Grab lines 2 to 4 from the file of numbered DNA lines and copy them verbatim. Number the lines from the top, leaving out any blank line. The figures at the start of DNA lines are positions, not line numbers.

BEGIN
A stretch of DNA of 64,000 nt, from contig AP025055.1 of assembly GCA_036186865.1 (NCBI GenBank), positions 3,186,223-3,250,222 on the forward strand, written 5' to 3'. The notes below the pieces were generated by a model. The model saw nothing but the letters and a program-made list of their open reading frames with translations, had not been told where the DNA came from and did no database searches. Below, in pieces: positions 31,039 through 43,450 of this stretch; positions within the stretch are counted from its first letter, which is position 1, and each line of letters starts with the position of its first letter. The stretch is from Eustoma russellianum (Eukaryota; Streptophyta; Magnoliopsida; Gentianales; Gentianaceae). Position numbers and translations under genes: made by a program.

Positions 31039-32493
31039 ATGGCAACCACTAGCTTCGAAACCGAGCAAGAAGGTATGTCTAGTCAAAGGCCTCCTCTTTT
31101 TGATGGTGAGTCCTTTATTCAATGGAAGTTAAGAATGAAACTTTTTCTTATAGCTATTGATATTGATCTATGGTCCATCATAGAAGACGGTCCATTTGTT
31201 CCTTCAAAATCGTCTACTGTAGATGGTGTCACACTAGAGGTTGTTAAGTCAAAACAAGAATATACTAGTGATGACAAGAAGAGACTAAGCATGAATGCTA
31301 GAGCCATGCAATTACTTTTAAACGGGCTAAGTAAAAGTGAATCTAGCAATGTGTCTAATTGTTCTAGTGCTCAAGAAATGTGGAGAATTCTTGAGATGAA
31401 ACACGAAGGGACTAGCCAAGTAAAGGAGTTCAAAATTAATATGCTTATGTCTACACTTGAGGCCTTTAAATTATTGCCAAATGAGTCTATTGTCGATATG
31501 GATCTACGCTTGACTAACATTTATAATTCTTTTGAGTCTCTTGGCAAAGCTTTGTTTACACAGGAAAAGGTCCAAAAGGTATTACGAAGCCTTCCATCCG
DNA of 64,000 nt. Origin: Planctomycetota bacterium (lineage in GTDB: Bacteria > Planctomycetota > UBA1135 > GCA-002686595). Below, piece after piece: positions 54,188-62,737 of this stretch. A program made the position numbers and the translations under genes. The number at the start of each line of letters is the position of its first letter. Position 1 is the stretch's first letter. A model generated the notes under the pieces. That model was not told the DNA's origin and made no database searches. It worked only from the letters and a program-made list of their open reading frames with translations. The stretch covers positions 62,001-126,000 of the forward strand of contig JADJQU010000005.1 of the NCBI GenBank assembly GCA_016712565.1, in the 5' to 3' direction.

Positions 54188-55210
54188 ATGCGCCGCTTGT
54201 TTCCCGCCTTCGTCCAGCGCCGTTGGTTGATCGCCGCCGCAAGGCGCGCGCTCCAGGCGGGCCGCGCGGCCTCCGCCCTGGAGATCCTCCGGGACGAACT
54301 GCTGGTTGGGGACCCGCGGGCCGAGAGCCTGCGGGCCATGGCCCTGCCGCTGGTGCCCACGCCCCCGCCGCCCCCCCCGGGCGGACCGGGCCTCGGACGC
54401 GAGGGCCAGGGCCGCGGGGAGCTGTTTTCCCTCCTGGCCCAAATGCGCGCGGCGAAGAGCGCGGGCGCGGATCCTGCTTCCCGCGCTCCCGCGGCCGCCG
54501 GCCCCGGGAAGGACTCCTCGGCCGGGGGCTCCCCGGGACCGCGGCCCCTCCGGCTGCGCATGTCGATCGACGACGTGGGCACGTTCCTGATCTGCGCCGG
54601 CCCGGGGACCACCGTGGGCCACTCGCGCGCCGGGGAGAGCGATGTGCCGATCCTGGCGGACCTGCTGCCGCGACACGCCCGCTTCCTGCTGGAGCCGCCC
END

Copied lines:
Positions 31039-32493
31039 ATGGCAACCACTAGCTTCGAAACCGAGCAAGAAGGTATGTCTAGTCAAAGGCCTCCTCTTTT
31101 TGATGGTGAGTCCTTTATTCAATGGAAGTTAAGAATGAAACTTTTTCTTATAGCTATTGATATTGATCTATGGTCCATCATAGAAGACGGTCCATTTGTT